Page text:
By: Garrett Collins
Starring: Keanu Reeves, Sandra Bullock, Dennis Hopper, Jeff Daniels, Joe Morton, and Alan Ruck
Mass transit would seem to be the ideal choice as a place to set an action movie. And, in 1994, six years removed from Die Hard, a film finally came out that took full advantage of the setting. Hell, just about everything else that had an explosion and took place in one setting was being deemed ‘Die Hard on a….’ However, Speed took the conventions of bus travel and built an (almost) entire film around it. And, I must say, previews for this movie did nothing for me. You had one actor who was believed to be certifiably nuts (Hopper). You had one actress who was in Demolition Man but little else (Bullock). And, you had an actor who, at least at this time, was deemed by many to be more wooden than a Duraflame log (Reeves). And, to top it off, the film was being directed by Jan DeBont (after Tarantino supposedly turned it down). A guy who has held the camera as a director of photography on many films (Die Hard, Basic Instinct), but had virtually no experience as a director. Was there any possible way it could work? Visiting it again after all these years (I hadn’t seen it since it was out) I would have to say yes. I enjoyed the chemistry between the two leads. I enjoyed the witty dialogue. And, I enjoyed the dazzling action set pieces. Speed is, by all accounts, something that is missing in this age of taking movies so serious. Speed is a fun film.
The film opens up with an ominous credit sequence that takes place inside an elevator shaft. And, at least for the first 15 minutes or so, Speed, in all honesty, didn’t work for me. DeBont loved to flood the screen with a totally out of place slow motion car jump scene, and an elevator sequence that really tended to drag. All the characters in this scene were just obnoxious, and I was actually snapping my fingers at the fact that Jack Travern (Reeves) and Harry Temple (Daniels) got there in time to save them. It’s not until the action falters outside of the elevator, and Travern is face to face with the bomber (Hopper) when the story really picks up steam. And, the fact that Travern throttles the bomber’s plan angers him enough to want to take out the bus that becomes the main set piece of the movie. Again, this is not neuroscience. But, it’s a great way to open an action film and set us up for what’s to come.
And, what is to come, exactly? In order to know that, one must get to know the character of Travern, and the guy with the last name of Reeves who plays him (this after Stephen Baldwin turned it down, further proof that guy is really not playing with a full deck). Critics have been rather harsh on Reeves over the years. And, I must say, that for the most part I feel it’s warranted. But, this was after he played Ted from Bill & Ted, a character who was not only dumb, but also always looked like he was high every minute he was onscreen. Years of trying to play someone who was different from this character, such as his character in the surfing/cop actionier Point Break, only made him seem like a tough cop…who was high every minute he was onscreen. But, it must be said, that apart from his extremely laughable performance in Bram Stoker’s Dracula, Reeves has chosen good roles with depth that almost add to this characteristic (Neo in The Matrix, Bob Arctor in A Scanner Darkly). In Speed, this notion works just the same. There were only one or two instances (especially when he is trying to calm down a guy who has pulled a gun on the bus) when his bad acting is apparent. However, his character of Travern doesn’t exactly have dimensions to it, and Reeves was fine in the role. This is also widely known to be the movie that exposed Sandra Bullock to the public (yes, Demolition Man had come before it but that film was not nearly as widely seen). It is very obvious from watching this movie, why she became as big of a star as she has. She has a few pretty good lines (one, involving gum on a seat, was improvised) and her all out sweetness really rules her part of Annie. When she takes over the bus, she is delicate. Yet, there were fantastic instances in which her strong will came out, and it’s fun to watch the development of this star within the course of Speed.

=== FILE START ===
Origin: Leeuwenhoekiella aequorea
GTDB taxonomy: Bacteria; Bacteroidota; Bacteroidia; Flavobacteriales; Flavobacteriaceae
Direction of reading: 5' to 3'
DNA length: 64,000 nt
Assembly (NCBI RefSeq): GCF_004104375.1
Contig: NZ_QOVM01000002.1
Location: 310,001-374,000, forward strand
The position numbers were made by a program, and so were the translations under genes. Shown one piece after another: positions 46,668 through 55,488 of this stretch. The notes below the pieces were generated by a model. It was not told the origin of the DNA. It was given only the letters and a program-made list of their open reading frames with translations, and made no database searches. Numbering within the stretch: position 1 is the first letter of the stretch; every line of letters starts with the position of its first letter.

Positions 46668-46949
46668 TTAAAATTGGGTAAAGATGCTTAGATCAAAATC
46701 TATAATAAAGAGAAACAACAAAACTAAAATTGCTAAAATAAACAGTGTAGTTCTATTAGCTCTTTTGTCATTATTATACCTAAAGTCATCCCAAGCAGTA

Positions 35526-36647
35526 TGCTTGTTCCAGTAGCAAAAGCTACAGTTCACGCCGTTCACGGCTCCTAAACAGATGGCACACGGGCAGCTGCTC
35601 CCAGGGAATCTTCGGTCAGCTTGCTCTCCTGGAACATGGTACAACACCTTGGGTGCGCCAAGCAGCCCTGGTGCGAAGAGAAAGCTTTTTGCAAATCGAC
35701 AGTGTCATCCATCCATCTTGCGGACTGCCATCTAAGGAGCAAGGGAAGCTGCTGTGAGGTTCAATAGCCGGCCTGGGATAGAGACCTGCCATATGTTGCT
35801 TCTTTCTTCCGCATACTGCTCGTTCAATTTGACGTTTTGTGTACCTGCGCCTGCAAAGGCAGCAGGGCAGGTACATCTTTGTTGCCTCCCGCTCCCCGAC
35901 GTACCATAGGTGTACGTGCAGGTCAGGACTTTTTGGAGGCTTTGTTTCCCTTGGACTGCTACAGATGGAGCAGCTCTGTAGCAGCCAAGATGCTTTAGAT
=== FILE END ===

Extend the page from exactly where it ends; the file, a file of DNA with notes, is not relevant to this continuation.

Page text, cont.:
As far as dialogue in the film, it is pretty good as well. And, you can tell (especially now that he is such a big name) where the ghost writing of one Joss Whedon came to play (Graham Yost is the credited writer of the film). One character in particular, a smarmy yet funny yuppie played by Ruck, is the prototypical Whedon character (his hilarious uttering of ‘oh darn’ was a part I had completely forgotten about). Whedon’s words are all over the place here, and he proved even back then that he had a great eye and ear when it came to writing natural reactions. However, that is not to say Speed is not without its problems. I have already mentioned the monotonous beginning scenes that dragged. And, while the sub plot of Harry’s tracking of who Hopper’s character REALLY was is necessary, it kind of dragged the film down. However, Reeves and Bullock have tremendous chemistry, and Speed is armed to the tilt with enough special effects & action sequences to hold its own against any film. Overall, I would definitely recommend Speed. It won’t win any originality awards, but it does make for a fun couple hours. So, grab your popcorn, hotshot. You’re about to get pop quizzed!
3.5 out of 5